It sounds like you'd be more comfortable using FreeBSD.

    But I enjoy the challenge of trying to remember vi commands after having installed NetBSD. It's a good brain exercise.

    "[T]he number of UNIX installations has grown to 16, with more expected." (K. Thompson & D. M. Ritchie, UNIX Programmer's Manual, 3ed, 1973)

  • WSSWSS Member

    @angstrom said: But I enjoy the challenge of trying to remember vi commands after having installed NetBSD. It's a good brain exercise.

    You use NetBSD by choice, but still consider 'vi' an issue?

    I won't be back until @bsdguy is released.

  • angstromangstrom Member
    edited February 13

    @WSS said: [angstrom said] OpenBSD also offers mg in the base for those who don't care for vi. (For those who don't know, mg is a tiny emacs-like editor.)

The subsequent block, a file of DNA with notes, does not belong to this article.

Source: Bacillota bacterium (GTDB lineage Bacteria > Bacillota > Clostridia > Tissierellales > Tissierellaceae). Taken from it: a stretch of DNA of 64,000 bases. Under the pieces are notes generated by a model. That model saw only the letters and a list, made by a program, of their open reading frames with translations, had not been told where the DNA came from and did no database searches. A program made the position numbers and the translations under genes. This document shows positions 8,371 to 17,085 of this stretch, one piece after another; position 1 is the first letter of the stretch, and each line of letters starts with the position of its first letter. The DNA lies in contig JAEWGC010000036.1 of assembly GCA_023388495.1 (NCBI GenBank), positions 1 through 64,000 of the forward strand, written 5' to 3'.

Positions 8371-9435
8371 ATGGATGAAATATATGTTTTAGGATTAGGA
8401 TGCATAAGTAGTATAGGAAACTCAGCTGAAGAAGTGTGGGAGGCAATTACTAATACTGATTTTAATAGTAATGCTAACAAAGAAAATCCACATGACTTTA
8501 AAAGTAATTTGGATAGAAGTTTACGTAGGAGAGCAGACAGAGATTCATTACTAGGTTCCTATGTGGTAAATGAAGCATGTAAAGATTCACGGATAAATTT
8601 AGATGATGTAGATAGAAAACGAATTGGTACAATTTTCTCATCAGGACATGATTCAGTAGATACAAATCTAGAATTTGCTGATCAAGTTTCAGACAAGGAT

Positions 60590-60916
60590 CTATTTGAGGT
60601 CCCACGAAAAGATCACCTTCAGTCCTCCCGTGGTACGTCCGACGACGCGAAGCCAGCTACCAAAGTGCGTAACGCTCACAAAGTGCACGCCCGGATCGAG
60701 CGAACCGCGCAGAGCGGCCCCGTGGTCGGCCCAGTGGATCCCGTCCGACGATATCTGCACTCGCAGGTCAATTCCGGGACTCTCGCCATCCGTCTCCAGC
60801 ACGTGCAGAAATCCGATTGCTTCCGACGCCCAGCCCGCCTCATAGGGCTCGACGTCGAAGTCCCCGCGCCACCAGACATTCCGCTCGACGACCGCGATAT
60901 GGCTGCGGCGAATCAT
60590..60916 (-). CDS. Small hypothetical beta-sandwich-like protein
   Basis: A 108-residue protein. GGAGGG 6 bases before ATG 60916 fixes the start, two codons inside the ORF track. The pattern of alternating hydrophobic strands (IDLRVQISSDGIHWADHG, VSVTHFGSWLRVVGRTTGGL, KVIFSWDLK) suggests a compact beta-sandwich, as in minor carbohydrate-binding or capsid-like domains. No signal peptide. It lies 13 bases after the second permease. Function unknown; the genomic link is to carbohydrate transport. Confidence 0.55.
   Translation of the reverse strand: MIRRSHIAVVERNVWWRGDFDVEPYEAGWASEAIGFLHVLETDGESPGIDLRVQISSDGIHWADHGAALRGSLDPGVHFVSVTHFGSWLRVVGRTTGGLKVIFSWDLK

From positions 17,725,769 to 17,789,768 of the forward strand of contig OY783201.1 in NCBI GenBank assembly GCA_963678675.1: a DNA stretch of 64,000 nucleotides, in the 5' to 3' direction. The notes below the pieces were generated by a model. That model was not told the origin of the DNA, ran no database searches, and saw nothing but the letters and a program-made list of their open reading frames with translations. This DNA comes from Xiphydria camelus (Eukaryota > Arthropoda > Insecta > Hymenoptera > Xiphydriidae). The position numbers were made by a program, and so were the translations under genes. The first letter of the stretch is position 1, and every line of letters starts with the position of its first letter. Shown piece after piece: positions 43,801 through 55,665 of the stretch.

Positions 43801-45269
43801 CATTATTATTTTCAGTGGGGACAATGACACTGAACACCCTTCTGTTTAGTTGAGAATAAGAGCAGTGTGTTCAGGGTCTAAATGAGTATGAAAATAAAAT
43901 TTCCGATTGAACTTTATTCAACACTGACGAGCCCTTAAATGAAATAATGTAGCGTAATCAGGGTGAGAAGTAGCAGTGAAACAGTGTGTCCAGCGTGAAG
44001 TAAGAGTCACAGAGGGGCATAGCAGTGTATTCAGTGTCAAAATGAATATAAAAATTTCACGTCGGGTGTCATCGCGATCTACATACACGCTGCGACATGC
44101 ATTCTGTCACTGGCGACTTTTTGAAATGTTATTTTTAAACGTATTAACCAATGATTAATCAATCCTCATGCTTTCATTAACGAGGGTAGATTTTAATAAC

..because setting up your bsd slices needs emacs?

    It's more fun that way.

    "[T]he number of UNIX installations has grown to 16, with more expected." (K. Thompson & D. M. Ritchie, UNIX Programmer's Manual, 3ed, 1973)

  • mkshmksh Member

    @WSS said:

    @mksh said:

    @angstrom said: OpenBSD also offers mg in the base for those who don't care for vi. (For those who don't know, mg is a tiny emacs-like editor.)

    I wonder if they also offer edlin for maximum user friendlyness.

    edlin is dos. You want ed.

    Yeah, maybe even that. Not sure if users are ready for it yet though.

  • @WSS said: @angstrom said: But I enjoy the challenge of trying to remember vi commands after having installed NetBSD. It's a good brain exercise.

    You use NetBSD by choice, but still consider 'vi' an issue?

    But don't forget the context above: I was reacting to something that @mows said (who seemed to be lamenting the absence of nano after a fresh install).

    "[T]he number of UNIX installations has grown to 16, with more expected." (K. Thompson & D. M. Ritchie, UNIX Programmer's Manual, 3ed, 1973)

  • @WSS said: You use NetBSD by choice, but still consider 'vi' an issue?